Looking at Class of 2016 graduates, the University of Virginia’s Darden School led the pack, with 38 percent of its graduates heading into consulting. Columbia Business School was next, sending 35 percent, followed closely by Northwestern University’s Kellogg School of Management, which sent 33 percent.

The 2017 employment reports, which have been released since our analysis last fall, show some shifts year over year. Darden tied with Emory’s Goizueta School of Business in terms of the percentage of Class of 2017 grads who headed into consulting, with each school sending 34 percent. Close on their heels were Columbia, Duke’s Fuqua School of Business, Northwestern’s Kellogg School of Management, and Dartmouth’s Tuck School. All four sent 33 percent of their most recent graduating class off to consulting firms.

2 Non-U.S. Schools Lead All Others in Consulting-Bound ’17 MBA Grads

But year after year, one thing remains the same. INSEAD, with campuses in France, Singapore, and Abu Dhabi, beats all leading U.S. business schools when it comes to consulting. INSEAD’s 2016 MBA employment report, detailing employment outcomes for December 2015 and July 2016 INSEAD grads, shows that 46 percent went into consulting. And the most recent figures reveal that almost a full half—49 percent—of the 1,029 students who completed the INSEAD MBA program in December 2016 and July 2017 chose to either enter or return to the consulting field.

We should note here that INSEAD is distinct from many other schools in that it includes sponsored students who are returning to their pre-MBA employers among its hiring stats. This is in contrast to many U.S. schools, where the reported number and percentage of students hired by sector and employer corresponds to those students actively seeking employment, excluding sponsored students. Of the 49 percent of INSEAD 2017 grads headed into consulting, 33 percent were new hires and the remaining 16 percent were returnees.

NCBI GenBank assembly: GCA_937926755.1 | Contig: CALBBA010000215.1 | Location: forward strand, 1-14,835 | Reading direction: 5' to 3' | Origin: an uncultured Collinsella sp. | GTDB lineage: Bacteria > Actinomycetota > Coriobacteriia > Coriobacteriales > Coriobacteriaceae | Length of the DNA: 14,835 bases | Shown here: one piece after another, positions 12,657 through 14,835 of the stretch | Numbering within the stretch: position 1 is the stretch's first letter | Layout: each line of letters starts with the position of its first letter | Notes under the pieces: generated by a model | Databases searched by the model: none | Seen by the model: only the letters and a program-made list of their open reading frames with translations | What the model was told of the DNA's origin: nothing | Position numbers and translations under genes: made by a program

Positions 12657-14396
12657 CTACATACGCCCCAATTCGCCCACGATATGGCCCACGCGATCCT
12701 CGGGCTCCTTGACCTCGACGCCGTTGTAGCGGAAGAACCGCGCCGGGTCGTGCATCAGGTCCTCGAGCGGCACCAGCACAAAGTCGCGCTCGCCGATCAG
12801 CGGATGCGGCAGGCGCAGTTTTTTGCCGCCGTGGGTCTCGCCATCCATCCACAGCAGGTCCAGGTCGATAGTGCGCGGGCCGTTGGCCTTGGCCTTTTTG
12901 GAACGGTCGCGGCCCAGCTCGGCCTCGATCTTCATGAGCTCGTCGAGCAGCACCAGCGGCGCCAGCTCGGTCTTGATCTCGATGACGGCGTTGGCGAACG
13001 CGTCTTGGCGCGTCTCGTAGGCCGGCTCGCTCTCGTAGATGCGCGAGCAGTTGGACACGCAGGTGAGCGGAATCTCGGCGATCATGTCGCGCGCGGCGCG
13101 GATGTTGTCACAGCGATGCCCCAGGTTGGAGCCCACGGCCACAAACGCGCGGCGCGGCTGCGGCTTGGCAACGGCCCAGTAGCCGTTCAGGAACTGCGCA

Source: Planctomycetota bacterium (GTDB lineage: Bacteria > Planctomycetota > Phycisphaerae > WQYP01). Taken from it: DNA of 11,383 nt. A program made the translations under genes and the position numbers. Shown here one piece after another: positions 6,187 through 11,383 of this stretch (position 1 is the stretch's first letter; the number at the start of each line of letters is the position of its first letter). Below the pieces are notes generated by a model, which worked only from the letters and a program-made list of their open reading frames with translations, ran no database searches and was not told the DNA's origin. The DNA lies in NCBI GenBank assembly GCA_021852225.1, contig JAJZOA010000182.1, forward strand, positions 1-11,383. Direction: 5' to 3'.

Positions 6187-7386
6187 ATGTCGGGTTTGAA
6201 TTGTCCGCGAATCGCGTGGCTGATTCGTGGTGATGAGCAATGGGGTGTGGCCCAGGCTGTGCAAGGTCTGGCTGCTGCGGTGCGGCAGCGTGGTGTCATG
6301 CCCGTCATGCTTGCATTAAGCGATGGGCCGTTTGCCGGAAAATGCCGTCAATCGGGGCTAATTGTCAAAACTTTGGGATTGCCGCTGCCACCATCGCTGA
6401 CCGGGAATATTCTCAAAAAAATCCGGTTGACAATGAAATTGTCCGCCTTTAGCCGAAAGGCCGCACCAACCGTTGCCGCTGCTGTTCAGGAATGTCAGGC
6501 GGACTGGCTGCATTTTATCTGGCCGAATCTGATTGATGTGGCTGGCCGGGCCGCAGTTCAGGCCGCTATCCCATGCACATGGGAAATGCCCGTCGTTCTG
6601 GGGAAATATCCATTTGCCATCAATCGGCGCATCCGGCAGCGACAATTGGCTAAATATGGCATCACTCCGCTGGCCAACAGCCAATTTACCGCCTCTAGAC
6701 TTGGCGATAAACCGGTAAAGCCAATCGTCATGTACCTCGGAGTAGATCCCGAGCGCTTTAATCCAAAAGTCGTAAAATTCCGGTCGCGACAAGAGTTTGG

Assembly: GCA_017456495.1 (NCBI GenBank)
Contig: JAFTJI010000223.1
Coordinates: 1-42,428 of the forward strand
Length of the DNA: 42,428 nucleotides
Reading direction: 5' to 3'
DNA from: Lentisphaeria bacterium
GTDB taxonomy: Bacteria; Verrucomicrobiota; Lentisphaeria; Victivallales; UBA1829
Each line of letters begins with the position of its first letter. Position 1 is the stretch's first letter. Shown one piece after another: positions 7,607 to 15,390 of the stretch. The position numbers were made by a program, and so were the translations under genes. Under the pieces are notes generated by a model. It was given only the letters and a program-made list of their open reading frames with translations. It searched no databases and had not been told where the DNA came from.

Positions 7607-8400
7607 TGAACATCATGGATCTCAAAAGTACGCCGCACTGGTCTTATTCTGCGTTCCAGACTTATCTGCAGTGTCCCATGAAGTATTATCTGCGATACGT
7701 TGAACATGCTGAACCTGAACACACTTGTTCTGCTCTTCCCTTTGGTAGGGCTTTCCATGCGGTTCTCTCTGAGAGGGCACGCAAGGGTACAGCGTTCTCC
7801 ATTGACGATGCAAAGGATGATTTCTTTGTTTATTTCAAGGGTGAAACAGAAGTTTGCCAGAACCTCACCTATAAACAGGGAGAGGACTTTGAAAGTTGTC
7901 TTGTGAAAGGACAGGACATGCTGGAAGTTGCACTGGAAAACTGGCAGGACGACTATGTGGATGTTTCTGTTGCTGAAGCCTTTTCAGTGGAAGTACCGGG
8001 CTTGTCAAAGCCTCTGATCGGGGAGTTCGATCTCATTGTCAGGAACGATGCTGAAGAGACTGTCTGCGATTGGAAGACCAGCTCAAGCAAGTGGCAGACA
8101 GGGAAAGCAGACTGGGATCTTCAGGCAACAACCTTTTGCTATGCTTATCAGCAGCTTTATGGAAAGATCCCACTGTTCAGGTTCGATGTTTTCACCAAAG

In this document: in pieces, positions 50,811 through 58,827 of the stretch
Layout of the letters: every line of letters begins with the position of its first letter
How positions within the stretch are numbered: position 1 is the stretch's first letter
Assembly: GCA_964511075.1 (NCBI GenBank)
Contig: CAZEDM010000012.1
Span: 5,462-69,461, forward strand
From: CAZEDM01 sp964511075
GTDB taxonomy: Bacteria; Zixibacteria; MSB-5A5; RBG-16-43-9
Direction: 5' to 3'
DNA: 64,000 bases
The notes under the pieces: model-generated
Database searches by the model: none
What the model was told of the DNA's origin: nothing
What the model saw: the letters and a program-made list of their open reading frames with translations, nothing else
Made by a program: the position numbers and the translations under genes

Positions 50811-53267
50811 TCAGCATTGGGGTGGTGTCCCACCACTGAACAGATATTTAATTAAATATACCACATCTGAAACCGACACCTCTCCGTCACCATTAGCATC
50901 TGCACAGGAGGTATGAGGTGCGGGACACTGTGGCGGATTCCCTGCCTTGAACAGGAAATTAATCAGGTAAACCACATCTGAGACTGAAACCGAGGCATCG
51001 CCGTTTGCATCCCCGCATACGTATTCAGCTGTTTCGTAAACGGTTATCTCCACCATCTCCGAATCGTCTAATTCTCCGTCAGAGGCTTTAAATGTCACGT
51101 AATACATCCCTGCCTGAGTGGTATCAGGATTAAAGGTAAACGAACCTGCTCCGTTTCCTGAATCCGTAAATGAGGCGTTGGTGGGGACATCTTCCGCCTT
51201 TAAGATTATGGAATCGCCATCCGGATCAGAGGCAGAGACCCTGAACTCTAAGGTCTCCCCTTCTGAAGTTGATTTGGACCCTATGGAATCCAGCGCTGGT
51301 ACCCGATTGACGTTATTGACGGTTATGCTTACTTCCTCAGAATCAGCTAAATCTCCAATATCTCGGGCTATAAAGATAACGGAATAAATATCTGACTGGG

London Business School (LBS) was the runner-up for the Class of 2017, sending 41 percent of grads into consulting. This was a 6 percentage-point gain over the school’s previous class of MBA graduates. Like INSEAD, LBS’s reported sector designation and top employer information includes sponsored students, only its employment report does not disclose what percentage of the class those returning students represent.

Posted in: Advice, Bain, Boston Consulting Group, Career, Consulting, Deloitte, Featured Home, MBA Jobs, McKinsey, News, Strategy& | 0 comments

Feb 27, 2018

Harvard Black Business Leaders Series Celebrates Black History Month

Harvard Black Business Leaders

To commemorate Black History Month, Harvard Business School presented a series of cases, courses, and podcasts highlighting influential black business leaders. Within its MBA curriculum, HBS has also been working to increase the representation of compelling African-American protagonists culled from a wide range of industries in the case studies at the heart of its distinctive case study method. 

Senior Lecturer Steven Rogers (no not that one), who teaches the course “Black Business Leaders and Entrepreneurship,” was one of the catalysts for this initiative. Rogers uses his course as an opportunity to honor the unsung impact that many African-American business leaders have had on the way America does business. As part of the Black Business Leaders Series of podcasts, Rogers interviews living African-American leaders about the dizzying highs and devastating lows of doing business.

John Rogers Podcast

One such interview features Ariel Investments Founder, Chairman, and CEO John Rogers (no relation), whose financial management firm handles about $13.1 billion. Ariel currently has 90 employees and considers itself a miniature version of Fidelity. “John Rogers is one of America’s great entrepreneurs,” says Steven Rogers by way of introduction. “In the words of Warren Buffett, he is one of the greatest investors of our time.”

The podcast delves into John’s vocal criticism of diversity in Fortune 500 companies and how his comments got him in trouble with his board. It also discusses such topics as a severe lack of inclusion present in the financial management industry. It’s a problem that impacts the entire sector, from job creation to community health.

“When African-American–owned companies are allowed to prosper and grow, we see the creation of more jobs,” Steven Rogers explained in the podcast. “When people have jobs, they’re self-sufficient. When people are self-sufficient, they live in healthy communities. That’s exactly what happens when diversity and inclusion is actualized and people like John are given a chance to grow their companies.”

To listen to the full podcast visit the school website.

Black Business Leaders Series Highlights

Don’t miss these other great podcasts in the HBS Black Business Leaders series:

To access the complete Black Business Leaders Series, visit the HBS Newsroom.

This article has been edited and republished with permissions from our sister site, Clear Admit.

Posted in: Boston, Featured Home, Featured Region, News | 0 comments